After my first visit to the Quattro Canti, I walk a little more south, and see a square on my left hand side. Statues of males and females in a circular fountain draw my attention, and I walk to the balustrade. It turns out the gates to the fountain are closed, so I have to be content just walking around it. This is the Fontana Pretoria (Praetorian Fountain). I am surprised to see finely carved statues of naked men and women, in different poses, lined up towards the centre of the fountain. There, three stories are stacked on top of each other, each one of them with another sculpture. The sculptures I see represent the Twelve Olympians and other mythological figures. I also see sculptures of animals, and, of course, water running through and spouting out of the base of the statues in front or through the mouths of animals. Rain chases me away, but I am back several more times to have a closer look at the Fontana Pretoria.
The fountain is surrounded by several imposing buildings. First of all, the Palazzo Pretorio, housing the municipality of Palermo. Giuseppe Garibaldi passed the Piazza Pretoria during the Expedition of the Thousand in 1860, which would eventually lead to the unification of Italy. On the northeastern side of the square, I find the Santa Caterina church, from which steps I get a good view of the Fontana Pretoria. On the northwestern side, I see the Palazzo Guggino Bordonaro, which looks in bad need of restoration. When I come back the next day, the sun is out, and the gates of the square are open, so I can finally walk around in the fountain itself, and get a close-up look at the statues. A good example of how nudist art can certainly be beautiful without any erotic annotations. In fact, I see several families walking around, and the children clearly appreciate the fountain and the beauty of the statues.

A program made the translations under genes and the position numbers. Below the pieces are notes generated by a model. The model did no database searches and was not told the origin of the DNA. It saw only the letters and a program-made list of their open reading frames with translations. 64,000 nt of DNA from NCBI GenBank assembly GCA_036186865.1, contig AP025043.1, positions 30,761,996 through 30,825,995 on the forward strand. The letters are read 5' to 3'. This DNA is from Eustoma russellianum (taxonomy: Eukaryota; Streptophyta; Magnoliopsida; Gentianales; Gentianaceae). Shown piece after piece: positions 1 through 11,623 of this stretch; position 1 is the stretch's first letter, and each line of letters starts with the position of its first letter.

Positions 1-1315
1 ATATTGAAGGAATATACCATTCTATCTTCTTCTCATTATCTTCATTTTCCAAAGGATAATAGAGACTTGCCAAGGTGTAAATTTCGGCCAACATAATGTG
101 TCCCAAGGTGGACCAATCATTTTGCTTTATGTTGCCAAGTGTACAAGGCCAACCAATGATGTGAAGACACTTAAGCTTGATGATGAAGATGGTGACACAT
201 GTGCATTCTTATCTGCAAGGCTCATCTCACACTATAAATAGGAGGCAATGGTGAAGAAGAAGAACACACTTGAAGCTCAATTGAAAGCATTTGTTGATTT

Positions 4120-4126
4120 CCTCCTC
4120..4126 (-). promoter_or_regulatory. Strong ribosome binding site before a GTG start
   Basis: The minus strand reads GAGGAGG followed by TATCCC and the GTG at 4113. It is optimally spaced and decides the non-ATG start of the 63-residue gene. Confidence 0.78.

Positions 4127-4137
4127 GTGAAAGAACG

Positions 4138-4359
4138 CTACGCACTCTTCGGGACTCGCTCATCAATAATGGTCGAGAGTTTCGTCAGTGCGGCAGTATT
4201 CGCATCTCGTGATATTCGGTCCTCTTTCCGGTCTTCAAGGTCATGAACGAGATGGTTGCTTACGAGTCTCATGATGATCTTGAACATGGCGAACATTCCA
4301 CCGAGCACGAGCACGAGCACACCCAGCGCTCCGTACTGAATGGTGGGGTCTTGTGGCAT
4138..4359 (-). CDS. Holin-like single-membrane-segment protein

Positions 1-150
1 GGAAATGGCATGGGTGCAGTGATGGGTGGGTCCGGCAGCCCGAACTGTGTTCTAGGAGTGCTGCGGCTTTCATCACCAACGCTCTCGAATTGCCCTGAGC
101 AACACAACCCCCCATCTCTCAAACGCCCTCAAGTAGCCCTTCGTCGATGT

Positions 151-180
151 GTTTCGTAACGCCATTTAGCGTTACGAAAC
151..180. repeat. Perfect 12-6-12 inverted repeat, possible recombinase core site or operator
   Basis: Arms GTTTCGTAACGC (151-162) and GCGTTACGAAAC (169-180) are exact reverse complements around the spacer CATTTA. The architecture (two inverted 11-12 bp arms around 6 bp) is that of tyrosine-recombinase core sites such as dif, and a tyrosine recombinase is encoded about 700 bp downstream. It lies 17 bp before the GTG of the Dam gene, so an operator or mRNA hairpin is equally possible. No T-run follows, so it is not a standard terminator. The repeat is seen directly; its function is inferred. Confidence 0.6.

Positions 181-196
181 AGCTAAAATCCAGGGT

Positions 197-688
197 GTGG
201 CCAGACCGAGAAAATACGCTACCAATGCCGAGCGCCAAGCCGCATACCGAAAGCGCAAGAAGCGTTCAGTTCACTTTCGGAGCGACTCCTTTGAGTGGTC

It is only later that I read the curious history of this fountain. It was originally built in Florence, by Francesco Camilliani, in 1554, where it adorned the garden of Luigi de Toledo. The famous historic art historian Giorgio Vasari (himself an artist), praised the fountain as a very marvellous fountain without equal in Florence and probably Italy. Despite its beauty, Luigi de Toledo decided to sell the fountain to alleviate his financial problems, and thus it ended up in Palermo, where the fountain arrived in 1574. Some of the sculptures suffered damages, while others disappeared. Assembling the fountain was carried out by Camillo Camiliani, the son of Francesco, the original sculptor. For centuries, the fountain was seen as a symbol of the corrupt municipality of the city, and was dubbed the Square of Shame, probably also because of the nude statues. It has regained much well-earned fame as the beautiful fountain it is in our days.
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Personal travel impressions both in words and images from Fontana Pretoria (Italy). Clicking on the pictures enlarges them and enables you to send the picture as a free e-card or download it for personal use, for instance, on your weblog. Or click on the map above to visit more places close to Fontana Pretoria. Read more about this site.